$6.4 billion represents the total fines that the Security and Exchange Commission has issued over fiscal year 2022. Since then, regulators have shown no sign of slowing down.
The influx of fines charged over the past couple of years has “moved the dial” on regulatory attention, suggesting that the time is now to focus on capturing and supervising business communications.
The spotlight on surveillance
On September 20, 2023, The London Stock Exchange Group hosted a webinar with Rob Mason, Director of Regulatory Intelligence at Global Relay, and Carroll Barry-Walsh, Founder of Barry-Walsh Associates, entitled “Surveillance in the Age of WhatsApp.”
The webinar covered a suite of key themes for compliant communication, including the evolving electronic landscape, regulatory scrutiny across financial markets, how to conduct a constructive internal investigation to account for compliant communications, and ways firms can structure their policies and strategies to detect and manage risk.
Throughout the conversation, both speakers addressed how the past several years has marked a rapid change for the financial industry. Communication compliance has long been a challenge, though the shift to a hybrid environment, bring your own device policies, and proliferation of messaging channels means that we’re at a crucial point in time.
Regulators have expressed their “zero-tolerance” stance on noncompliance, yet despite this firms are still facing enforcement action for recordkeeping rule violations. So why do bans against these emerging messaging applications fail to prevent noncompliance? Mason says:
“Effort from compliance to block these apps are being ignored because they interfere with the effective running of the business.”
While the technology has changed, Barry-Walsh says, human conduct has not. Maintaining compliance is “twofold” and depends on how firms manage the use of emerging communication channels, as well as the tactics they implement to mitigate associated risks.
The ripple effect of regulation
The topic of regulatory scrutiny arose during the session, with panelists noting that US regulators have accounted for a large portion of recordkeeping fines. Though regulators such as Ofgem have indicated that there may be a “new sheriff in town,” it seems that UK and Euro-regulators’ general approach isn’t as defined.
Despite this, firms shouldn’t assume that recordkeeping expectations are any different across markets. Fines are often “the least of your problems,” Barry-Walsh says, as misconduct still has a tremendous influence on reputational fall out and business stability. Regulatory action has a ripple effect across markets and sets the stage for how other regulators will approach compliance.
So, how can firms focus on communications surveillance and mitigate risks in the case that regulators come knocking?
Mason and Barry-Walsh go on to discuss how firms can mitigate risks in a multijurisdictional environment. First, firms should assess how they communicate their values – simply distributing generalities of appropriate behavior in policies is different than demonstrating what is expected of employees on a daily basis.
A useful way to communicate ideas amongst multijurisdictional staff is by using real-world examples so that they have a more complete understanding of expected behavior, what could come across poorly, and what could be on the border. Too many generalities may not have the same effect.
Be well prepared and spared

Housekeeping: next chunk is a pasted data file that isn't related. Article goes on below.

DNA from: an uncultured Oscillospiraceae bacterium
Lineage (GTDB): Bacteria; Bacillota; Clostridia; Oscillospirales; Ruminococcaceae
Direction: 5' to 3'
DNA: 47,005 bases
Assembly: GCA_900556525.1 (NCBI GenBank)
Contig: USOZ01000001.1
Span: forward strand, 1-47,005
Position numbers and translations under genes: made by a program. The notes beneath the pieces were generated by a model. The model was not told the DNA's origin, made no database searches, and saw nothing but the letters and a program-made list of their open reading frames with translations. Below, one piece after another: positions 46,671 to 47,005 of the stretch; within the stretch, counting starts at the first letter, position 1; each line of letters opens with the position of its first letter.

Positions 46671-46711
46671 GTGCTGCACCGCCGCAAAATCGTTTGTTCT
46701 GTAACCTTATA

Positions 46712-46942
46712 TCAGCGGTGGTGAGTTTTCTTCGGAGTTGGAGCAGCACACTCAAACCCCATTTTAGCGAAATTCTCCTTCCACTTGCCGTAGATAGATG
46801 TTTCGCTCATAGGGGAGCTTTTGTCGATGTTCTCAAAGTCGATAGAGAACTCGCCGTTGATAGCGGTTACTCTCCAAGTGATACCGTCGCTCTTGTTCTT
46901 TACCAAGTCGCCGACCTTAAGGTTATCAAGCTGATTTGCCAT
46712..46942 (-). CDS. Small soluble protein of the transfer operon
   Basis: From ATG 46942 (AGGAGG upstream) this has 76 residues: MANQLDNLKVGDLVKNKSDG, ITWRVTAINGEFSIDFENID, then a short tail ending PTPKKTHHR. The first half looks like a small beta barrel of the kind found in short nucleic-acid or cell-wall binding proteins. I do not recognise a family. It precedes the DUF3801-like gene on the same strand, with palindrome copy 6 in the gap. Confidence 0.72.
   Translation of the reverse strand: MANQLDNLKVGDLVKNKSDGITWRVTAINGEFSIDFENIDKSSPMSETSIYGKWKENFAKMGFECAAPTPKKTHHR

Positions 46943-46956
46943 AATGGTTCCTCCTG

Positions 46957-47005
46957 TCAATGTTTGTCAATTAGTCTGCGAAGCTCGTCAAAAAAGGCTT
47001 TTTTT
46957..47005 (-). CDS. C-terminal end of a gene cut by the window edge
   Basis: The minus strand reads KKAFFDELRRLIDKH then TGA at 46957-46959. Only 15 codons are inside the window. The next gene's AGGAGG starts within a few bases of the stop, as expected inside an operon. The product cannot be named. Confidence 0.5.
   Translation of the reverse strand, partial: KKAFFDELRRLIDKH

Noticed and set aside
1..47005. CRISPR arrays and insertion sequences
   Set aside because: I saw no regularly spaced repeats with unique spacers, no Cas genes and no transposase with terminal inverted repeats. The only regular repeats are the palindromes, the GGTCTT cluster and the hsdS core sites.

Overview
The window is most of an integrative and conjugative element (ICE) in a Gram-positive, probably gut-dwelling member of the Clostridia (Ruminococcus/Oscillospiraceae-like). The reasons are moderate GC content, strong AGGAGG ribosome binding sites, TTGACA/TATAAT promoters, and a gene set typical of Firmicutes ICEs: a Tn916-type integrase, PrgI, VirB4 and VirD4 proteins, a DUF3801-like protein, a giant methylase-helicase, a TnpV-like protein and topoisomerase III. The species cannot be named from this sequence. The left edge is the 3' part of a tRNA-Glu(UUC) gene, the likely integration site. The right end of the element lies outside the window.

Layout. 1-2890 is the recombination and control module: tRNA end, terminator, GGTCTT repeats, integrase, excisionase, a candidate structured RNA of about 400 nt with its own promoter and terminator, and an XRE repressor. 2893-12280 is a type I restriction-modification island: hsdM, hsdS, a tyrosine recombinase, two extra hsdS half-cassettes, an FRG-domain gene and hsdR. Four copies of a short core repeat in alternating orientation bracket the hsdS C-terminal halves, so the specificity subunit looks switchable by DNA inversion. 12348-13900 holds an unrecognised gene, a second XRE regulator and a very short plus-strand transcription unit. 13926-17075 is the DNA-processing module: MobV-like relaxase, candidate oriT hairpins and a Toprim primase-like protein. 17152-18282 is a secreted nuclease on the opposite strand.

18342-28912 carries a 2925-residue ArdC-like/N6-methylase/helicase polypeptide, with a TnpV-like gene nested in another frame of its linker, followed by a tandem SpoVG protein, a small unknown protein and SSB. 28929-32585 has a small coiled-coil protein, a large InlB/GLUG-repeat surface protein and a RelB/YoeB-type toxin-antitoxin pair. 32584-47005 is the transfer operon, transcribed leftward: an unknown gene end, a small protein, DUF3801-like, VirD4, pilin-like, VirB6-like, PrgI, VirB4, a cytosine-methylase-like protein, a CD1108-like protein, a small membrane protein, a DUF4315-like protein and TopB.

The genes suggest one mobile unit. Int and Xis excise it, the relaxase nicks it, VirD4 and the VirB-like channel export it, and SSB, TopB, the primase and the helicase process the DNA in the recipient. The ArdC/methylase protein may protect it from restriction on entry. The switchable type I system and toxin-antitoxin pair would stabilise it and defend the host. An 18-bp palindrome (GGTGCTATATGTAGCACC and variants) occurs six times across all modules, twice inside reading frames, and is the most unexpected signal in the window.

Within the discussion, the speakers tackle the age-old question – “what do regulators assess when conducting investigations, and what mitigation tactics can firms implement?” Firms are moving toward systematic approaches when monitoring communications to ensure they’re capturing all the correct channels, assessing risks, and making changes. Barry-Walsh explains that regulators want to know if firms have evaluated risks and taken reasonable steps following their assessments:
“If you have a thoughtful approach to [risks], you are taking steps, and you have a plan for dealing with any matters that are not yet covered, you’re going to be in a much, much better position with your regulators and other stakeholders.”
Barry-Walsh encourages firms to remember that the use of communications channels is not an intolerable burden, especially considering the benefit they present to business processes. The focus needs to shift away from banning applications, which can inevitably make “wrongdoers” of employees who have off-channel conversations, and instead reinforce professional communications.
She continues by saying compliance officers must set clear guardrails around messaging. Even if misconduct arises, firms who clearly detailed their expectations will be better protected from regulatory repercussions.
Sound, structured surveillance
One of the final points Mason emphasizes during the webinar is strengthening surveillance to prevent misconduct and remain compliant:
“The key practical pillars around a surveillance solution are data, engine, and people.”
These pillars constitute an indestructible surveillance strategy. A complete inventory of data ensures firms are capturing the whole channel, which should be fed into an engine that can analyze and identify risk. The final piece of this process is building a talented team of people who can analyze these outputs.
As a key takeaway, Mason urges organizations to remember that it “doesn’t matter if you’re big or small,” as noncompliance risks concern all firms. Though now, a range of surveillance tools are available for firms to confidently use and observe communications without sweating about what could be happening on illicit channels. Barry-Walsh says in summary:
“Remember it could be you. Don’t be complacent. Know your risk and manage it. Remember to tell your staff it’s not just what you say, it’s how you say it…Above all, think of this as part of essential risk management.”